You can establish a special-needs trust for a disabled loved one, and you can fund it during your lifetime and after. However, if you're not careful about how you go about the process, you can cause your loved one to lose their government benefits. Here's a look at how the government benefits can work and not work with your trust.

Learn What a Special-Needs Trust Is

Like other types of trusts, a special-needs trust, or SNT, allows you to leave funds and property for someone with a disability. The trust can help to take care of that person and maintain their quality of life after you pass.

You can also fund an SNT while alive but should generally avoid doing so. If you fund the trust while living, you can fall victim to a myriad of gift-tax stipulations.

You can instead just pay for things from funds under your name. If you must fund the trust while alive, you should talk the matter over with both a probate attorney and a tax professional first.

Know That the SNT Trustee Will Have Control

The SNT will have a trustee who controls the trust. You can appoint the trustee or give someone else the power to appoint one. The trustee will control the trust completely and will have the duty of taking care of your loved one responsibly.

The main issue, as it concerns government benefits, is that administering the trust incorrectly can clash against government benefit requirements. This can happen if you're funding the trust while alive or if the trustee makes the wrong decisions after you pass.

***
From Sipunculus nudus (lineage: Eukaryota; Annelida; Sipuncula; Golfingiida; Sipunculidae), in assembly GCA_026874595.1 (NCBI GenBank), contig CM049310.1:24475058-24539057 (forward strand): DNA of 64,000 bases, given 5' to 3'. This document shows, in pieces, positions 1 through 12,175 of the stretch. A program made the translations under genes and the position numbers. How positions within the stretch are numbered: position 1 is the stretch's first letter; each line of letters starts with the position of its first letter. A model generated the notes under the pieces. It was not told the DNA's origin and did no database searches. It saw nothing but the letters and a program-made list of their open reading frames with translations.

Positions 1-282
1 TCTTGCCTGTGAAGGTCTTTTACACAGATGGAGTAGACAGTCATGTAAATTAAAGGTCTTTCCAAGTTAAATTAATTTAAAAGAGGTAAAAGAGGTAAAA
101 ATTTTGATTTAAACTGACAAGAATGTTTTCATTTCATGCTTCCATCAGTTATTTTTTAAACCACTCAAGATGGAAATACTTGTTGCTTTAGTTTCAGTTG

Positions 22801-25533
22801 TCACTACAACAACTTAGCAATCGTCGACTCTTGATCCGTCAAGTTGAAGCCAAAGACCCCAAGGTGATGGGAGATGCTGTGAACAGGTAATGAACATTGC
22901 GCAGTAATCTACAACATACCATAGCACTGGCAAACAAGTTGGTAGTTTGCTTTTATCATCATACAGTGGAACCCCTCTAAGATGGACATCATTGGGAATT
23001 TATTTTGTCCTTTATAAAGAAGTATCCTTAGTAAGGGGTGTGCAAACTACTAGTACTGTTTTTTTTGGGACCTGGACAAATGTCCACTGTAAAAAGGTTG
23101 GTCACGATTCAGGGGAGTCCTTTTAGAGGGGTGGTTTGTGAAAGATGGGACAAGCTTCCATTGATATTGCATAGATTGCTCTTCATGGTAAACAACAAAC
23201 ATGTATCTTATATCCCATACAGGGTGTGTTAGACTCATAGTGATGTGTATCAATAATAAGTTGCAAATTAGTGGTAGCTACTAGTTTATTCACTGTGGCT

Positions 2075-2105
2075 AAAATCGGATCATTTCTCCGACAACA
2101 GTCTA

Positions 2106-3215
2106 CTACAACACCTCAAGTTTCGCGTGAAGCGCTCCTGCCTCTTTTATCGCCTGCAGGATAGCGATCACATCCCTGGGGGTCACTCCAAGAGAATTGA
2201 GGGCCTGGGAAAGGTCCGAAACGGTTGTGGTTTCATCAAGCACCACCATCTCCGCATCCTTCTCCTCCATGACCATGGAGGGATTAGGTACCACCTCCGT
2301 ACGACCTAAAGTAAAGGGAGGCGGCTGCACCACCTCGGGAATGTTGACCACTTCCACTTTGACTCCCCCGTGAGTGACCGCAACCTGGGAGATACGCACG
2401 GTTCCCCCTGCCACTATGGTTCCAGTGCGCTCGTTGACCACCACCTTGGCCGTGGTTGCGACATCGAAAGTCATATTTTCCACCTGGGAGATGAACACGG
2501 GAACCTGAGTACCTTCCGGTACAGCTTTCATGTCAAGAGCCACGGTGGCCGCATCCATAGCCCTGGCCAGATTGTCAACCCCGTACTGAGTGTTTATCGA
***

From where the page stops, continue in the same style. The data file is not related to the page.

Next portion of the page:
Learn How an SNT Can Help or Hinder Receipt of Government Benefits

Government benefits come with strict requirements. The beneficiary of an SNT has no direct control over the trust and so bypasses some of the main income restrictions of social-security benefits and Medicaid. In addition, an SNT can supplement government benefits by allowing the trust to give your loved one a home and a vehicle.

The trust can also pay for

  • large and small household goods
  • schooling and occupation training
  • services and utilities.

The trust can pay for care that government benefits don't fully cover. So the trust can represent a full umbrella of auxiliary service and care for your loved one.

Problems can arise if you or the trustee dole out anything the government considers a countable resource. These can include cash and anything tied directly to money, such as bank accounts or stocks.

While much of this applies to SSI and SSD, it also applies to Medicaid and other state programs. You or the SNT trustee must show great care when administering the trust if you want to avoid exceeding the allowable income or resource limits. If the trust is mismanaged, your loved one could lose their benefits for a time or for good.

Go Over Your Special-Needs Trust with a Probate Attorney

You should discuss your SNT with a probate attorney or stipulate that the named trustee do so after you pass. A probate attorney can advise on how to handle the SNT and instruct the trustee on best practices for administering it after your passing.

There's a good chance your SNT will play just one part of your larger estate. It's a good idea to have a probate attorney walk you and your trustee through how the probate process will work with the inclusion of a special-needs trust.